ERECE vs MACALINGAY

September 18, 2012
ADVERTISEMENTS


READ CASE DIGEST HERE.

Republic of the Philippines
SUPREME COURT
Manila

EN BANC

G.R. No. 166809             April 22, 2008

ATTY. ROMEO L. ERECE, petitioner,
vs.
LYN B. MACALINGAY, JOCELYN BASTIAN, LYMAN B. SALVADOR, BIENVENIDO L. REANO, BRIGIDA CECILIA R. ABRATIQUE, JEAN CORTEZ-MARZAN, FRANCISCO M. BILOG, ROSA P. ESPIRITU, ROLANDO EBREO, YANIE A. PITLONGAY, and VIRGILIO MAGPOC, respondents.

 

D E C I S I O N

AZCUNA, J.:

This is a petition for review on certiorari1 of the Decision of the Court of Appeals (CA) promulgated on January 7, 2005 affirming the Decision of the Civil Service Commission (CSC) which found petitioner Atty. Romeo L. Erece guilty of dishonesty and conduct prejudicial to the best interest of the service.

The facts are as follows:

Petitioner is the Regional Director of the Commission on Human Rights (CHR) Region I, whose office is located in San Fernando City, La Union. Respondent employees of the CHR Region I filed an Affidavit-Complaint dated October 2, 1998 against petitioner alleging that he denied them the use of the office vehicle assigned to petitioner, that petitioner still claimed transportation allowance even if he was using the said vehicle, and that he certified that he did not use any government vehicle, when in fact he did, in order to collect transportation allowance.

The Affidavit-Complaint reads:

x x x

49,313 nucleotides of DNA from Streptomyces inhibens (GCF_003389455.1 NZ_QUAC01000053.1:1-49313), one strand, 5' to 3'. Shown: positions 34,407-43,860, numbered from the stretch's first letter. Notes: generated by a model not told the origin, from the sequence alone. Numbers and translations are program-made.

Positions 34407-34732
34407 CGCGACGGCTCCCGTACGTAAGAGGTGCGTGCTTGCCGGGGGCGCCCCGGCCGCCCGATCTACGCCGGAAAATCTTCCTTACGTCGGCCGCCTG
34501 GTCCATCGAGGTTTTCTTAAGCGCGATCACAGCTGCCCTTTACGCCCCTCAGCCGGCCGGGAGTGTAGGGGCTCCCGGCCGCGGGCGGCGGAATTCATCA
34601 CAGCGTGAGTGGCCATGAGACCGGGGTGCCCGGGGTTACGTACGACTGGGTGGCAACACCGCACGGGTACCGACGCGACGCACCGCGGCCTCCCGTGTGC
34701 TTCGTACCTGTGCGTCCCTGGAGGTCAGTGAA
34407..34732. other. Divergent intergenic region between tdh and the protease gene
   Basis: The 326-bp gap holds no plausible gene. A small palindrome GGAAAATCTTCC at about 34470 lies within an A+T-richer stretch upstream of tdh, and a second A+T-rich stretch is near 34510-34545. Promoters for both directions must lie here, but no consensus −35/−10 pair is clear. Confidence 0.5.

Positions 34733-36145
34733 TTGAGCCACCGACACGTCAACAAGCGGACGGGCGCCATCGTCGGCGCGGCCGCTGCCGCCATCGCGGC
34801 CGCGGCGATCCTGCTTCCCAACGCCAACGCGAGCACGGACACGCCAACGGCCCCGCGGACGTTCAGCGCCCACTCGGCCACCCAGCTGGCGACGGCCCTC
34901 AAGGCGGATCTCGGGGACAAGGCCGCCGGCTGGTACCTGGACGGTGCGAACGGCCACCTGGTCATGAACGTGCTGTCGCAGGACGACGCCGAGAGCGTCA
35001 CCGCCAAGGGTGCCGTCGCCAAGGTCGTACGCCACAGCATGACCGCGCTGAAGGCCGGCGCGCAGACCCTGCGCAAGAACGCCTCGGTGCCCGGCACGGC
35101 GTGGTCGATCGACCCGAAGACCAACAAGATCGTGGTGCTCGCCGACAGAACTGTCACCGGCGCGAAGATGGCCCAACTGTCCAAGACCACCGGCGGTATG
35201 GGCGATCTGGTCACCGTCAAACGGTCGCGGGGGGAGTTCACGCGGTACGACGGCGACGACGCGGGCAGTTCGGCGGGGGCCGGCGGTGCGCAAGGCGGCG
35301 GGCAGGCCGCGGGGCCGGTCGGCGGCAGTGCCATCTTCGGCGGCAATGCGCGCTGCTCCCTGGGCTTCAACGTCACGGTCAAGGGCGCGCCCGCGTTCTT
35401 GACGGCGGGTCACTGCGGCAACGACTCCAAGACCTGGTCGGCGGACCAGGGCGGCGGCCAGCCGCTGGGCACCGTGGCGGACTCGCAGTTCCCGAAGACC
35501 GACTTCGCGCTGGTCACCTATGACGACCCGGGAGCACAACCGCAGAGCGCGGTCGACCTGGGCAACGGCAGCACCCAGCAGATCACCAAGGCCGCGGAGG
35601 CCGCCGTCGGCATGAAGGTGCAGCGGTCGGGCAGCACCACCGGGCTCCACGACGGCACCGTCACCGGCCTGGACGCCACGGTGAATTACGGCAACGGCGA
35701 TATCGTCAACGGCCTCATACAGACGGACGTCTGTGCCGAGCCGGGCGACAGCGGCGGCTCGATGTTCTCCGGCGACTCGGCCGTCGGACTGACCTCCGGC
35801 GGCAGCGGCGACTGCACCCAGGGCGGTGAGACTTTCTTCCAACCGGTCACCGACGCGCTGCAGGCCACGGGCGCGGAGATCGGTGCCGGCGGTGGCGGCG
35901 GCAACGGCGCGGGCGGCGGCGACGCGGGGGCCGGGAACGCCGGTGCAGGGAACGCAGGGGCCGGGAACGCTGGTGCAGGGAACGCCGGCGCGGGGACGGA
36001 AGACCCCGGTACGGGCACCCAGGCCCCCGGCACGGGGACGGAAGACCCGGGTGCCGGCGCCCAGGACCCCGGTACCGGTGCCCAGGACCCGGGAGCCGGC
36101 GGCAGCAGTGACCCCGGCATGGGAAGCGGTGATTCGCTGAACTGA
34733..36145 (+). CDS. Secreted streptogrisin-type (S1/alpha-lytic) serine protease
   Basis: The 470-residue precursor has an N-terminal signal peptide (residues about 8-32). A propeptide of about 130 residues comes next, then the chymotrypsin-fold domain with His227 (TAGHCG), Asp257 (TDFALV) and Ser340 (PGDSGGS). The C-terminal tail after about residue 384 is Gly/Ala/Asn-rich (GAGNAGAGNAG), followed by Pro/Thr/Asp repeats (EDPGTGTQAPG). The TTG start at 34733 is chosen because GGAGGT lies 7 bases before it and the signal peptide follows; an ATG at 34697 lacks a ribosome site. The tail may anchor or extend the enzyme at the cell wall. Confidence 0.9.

4. That on September 10, 1998, we, Atty. Lynn Macalingay and Mr. Lyman Salvador were denied the use of the office vehicle as evidenced by the hereto attached copy of our denied Itinerary of Travel marked as Annex ‘B’;

5. That on August 5, 1998, I, Brigida Abratique requested for the use of the government vehicle but the same was denied by Atty. Erece for the reason that we would be using the same to Teachers Camp as evidenced by a copy of the denied trip ticket with the marginal notes of Atty. Erece hereto attached as Annex ‘C’;

6. That on May 29, 1998, the request of Brigida Cecilia Abratique and Francisco Bilog to use the vehicle within the City for field work purposes was again denied by Atty. Erece as he will accordingly use the same;

7. That on April 20, 1998, a proposed trip was likewise postponed by Atty. Erece on the ground that he will be using the vehicle as evidenced by a copy of the proposed Itinerary of Travel with marginal note of Atty. Erece xxx;

8. That on April, 1997, I, Atty. Jocelyn Bastian requested for the use of the vehicle as I need[ed] to go to the Benguet Provincial Jail but I was instructed to commute because he will use the vehicle. To my dismay, I found him still in the office when I returned from the Provincial Jail;